Larry Nassar, the disgraced former doctor for USA Gymnastics and Michigan State University, who has pleaded guilty to sexually abusing seven women when they were young girls and stands accused of sexually molesting more than a 100 more, said he can’t stand to listen to anymore courtroom statements from his victims. As of Thursday morning 55 of more than 100 victims had stood up and read impact statements.
The disgraced doctor wrote a letter to Rosemarie Aquilina, the judge presiding over the his sentencing hearing, and said that listening to more victim statements would be bad for his “mental health.” In his letter, which Aquilino read aloud in court on Thursday, Nassar accused the judge of running a “four-day sentencing media circus” so she can reap the attention of the news cameras. “She wants me to sit in the witness box next to her for all four days so the media cameras will be directed toward her,” he complained in his six-page, handwritten letter.
“Writing this mumbo-jumbo,” Aquilina said, shaking her head, “it doesn’t help you, sir.” Aquilina dismissed his accusation, saying, “I don’t need any cameras,” and added, “You may find it harsh that you are here listening, but nothing is as harsh as what your victims endured for thousands of hours at your hands, collectively. Spending four or five days listening to them is significantly minor considering the hours of pleasure you’ve had at their expense and ruining their lives.” Watch her remarks to Nassar in the video below.
On Wednesday, Jeanette Antolin a former gymnast abused by Nassar, confronted him and told him he is “the spawn of Satan.”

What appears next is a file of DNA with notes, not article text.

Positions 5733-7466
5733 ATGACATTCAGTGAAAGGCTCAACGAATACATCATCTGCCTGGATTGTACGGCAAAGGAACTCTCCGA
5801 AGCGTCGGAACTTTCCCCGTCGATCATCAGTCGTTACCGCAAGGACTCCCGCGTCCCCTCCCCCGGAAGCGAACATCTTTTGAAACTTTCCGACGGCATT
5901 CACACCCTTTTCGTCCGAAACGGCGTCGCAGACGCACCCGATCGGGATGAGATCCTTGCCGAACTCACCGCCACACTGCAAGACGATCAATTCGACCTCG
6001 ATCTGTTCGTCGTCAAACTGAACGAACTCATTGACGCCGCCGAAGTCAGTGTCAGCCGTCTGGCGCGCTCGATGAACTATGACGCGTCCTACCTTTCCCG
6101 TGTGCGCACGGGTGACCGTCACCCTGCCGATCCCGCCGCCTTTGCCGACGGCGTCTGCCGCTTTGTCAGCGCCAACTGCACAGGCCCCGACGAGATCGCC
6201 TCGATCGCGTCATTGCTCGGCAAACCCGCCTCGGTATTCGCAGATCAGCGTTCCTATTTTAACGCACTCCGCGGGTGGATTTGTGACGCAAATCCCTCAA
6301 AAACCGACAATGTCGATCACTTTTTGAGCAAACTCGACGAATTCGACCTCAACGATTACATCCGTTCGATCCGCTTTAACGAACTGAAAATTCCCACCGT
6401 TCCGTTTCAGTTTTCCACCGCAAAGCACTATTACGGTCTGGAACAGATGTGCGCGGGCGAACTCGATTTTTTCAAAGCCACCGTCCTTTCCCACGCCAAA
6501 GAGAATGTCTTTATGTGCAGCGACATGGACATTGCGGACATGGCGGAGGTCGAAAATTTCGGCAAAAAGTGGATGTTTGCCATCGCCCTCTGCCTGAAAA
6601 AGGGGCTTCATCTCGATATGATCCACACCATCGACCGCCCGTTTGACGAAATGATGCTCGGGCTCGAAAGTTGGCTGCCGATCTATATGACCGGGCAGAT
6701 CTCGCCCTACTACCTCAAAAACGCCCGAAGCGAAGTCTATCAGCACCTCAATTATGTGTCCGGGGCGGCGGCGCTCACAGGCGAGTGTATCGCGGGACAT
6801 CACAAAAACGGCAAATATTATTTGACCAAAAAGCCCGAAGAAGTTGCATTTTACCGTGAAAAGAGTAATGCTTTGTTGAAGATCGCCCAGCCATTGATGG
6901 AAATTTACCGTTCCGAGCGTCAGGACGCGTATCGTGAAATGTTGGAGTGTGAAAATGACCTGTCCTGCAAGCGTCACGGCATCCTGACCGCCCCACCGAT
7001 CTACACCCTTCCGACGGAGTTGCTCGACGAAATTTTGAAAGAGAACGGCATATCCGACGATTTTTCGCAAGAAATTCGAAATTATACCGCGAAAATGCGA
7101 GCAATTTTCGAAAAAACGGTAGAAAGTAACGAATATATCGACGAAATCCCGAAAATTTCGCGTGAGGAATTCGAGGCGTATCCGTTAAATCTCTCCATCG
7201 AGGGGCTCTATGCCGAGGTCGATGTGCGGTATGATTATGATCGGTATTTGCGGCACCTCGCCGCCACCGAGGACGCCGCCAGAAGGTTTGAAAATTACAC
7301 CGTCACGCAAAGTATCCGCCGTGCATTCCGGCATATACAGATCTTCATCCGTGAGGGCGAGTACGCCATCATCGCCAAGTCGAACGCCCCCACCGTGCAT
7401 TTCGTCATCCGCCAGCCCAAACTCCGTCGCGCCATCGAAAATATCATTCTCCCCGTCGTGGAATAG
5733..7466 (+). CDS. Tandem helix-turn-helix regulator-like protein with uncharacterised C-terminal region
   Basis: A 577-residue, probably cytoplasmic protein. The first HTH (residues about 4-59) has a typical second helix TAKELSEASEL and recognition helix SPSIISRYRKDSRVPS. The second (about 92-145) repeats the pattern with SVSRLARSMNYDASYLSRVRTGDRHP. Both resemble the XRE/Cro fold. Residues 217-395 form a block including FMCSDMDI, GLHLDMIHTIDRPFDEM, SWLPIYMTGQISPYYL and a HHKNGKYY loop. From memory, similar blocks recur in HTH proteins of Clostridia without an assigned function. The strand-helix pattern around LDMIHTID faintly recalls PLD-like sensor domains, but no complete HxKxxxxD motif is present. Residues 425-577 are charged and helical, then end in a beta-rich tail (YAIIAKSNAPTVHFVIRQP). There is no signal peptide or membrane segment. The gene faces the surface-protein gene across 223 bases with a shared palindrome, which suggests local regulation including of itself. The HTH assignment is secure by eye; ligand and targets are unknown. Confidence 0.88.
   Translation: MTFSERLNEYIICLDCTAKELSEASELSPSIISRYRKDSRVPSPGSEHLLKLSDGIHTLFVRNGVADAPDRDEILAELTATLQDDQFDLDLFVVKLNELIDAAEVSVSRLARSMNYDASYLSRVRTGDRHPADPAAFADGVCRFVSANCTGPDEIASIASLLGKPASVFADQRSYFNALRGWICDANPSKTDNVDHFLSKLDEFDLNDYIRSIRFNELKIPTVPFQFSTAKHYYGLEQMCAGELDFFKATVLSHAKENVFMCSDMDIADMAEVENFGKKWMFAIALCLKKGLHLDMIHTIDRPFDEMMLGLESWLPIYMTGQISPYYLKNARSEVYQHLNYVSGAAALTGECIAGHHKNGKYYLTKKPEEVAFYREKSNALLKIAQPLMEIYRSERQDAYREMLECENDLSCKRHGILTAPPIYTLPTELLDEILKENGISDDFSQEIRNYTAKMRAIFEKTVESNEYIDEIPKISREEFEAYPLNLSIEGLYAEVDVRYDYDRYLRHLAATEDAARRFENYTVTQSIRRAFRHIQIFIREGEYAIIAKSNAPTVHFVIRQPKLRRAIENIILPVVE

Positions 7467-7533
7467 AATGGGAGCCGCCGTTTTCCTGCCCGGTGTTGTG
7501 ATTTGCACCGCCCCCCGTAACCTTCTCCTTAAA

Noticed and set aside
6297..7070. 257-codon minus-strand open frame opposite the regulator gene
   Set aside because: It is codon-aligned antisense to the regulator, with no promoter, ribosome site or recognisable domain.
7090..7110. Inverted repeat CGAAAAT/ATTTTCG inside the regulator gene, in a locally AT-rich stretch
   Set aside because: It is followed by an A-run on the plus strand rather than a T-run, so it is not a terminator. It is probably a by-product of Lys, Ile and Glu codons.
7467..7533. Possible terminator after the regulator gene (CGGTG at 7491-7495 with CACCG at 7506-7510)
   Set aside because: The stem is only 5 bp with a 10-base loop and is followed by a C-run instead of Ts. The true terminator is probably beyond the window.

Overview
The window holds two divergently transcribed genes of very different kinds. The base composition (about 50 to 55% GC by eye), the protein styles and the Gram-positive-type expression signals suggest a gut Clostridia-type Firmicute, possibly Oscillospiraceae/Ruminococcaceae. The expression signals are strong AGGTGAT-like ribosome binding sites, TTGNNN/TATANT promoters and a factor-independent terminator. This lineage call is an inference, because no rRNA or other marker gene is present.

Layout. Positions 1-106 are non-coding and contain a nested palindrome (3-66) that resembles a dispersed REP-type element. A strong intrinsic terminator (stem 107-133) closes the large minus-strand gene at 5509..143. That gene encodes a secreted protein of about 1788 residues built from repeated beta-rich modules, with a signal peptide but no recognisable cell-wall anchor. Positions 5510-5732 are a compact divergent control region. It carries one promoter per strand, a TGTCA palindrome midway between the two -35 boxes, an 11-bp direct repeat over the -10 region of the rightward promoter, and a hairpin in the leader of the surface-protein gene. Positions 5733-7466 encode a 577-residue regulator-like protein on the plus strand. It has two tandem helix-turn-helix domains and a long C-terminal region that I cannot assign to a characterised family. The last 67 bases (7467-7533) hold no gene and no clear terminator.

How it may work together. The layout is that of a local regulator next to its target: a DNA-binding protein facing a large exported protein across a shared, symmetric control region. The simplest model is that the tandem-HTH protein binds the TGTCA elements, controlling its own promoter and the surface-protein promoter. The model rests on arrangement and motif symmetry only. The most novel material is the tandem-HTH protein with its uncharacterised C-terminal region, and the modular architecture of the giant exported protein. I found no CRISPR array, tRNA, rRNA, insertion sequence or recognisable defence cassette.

“Larry, you made me believe that you were my friend,” she said. “You deceived me. You manipulated me, and you abused me. I truly believe that you are the spawn of Satan.”
Also on Thursday, a statement from Olympic gold medalist McKayla Moroney was read aloud in court. Moroney had sued USA Gymnastics for coercing her into signing a non-disclosure agreement that would’ve penalized her $100,000 for speaking out about Nassar’s abuse, but USA Gymnastics waived that clause of the agreement allowing her to make a public statement, and prosecutor Angela Povilaitis delivered her remarks in court.
“For me, the scariest night of my life happened when I was 15 years old,” the statement read. “I had flown all day and night with the team to get to Tokyo. He’d given me a sleeping pill for the flight, and the next thing I know, I was all alone with him in his hotel room getting a ‘treatment.’ I thought I was going to die that night.”
And Maroney was critical of the system that allowed Nassar to remain in place for as long as he did.
“How could Larry Nassar have been allowed to assault so many women and girls for more than two decades?”
Read the full story at The Daily Mail.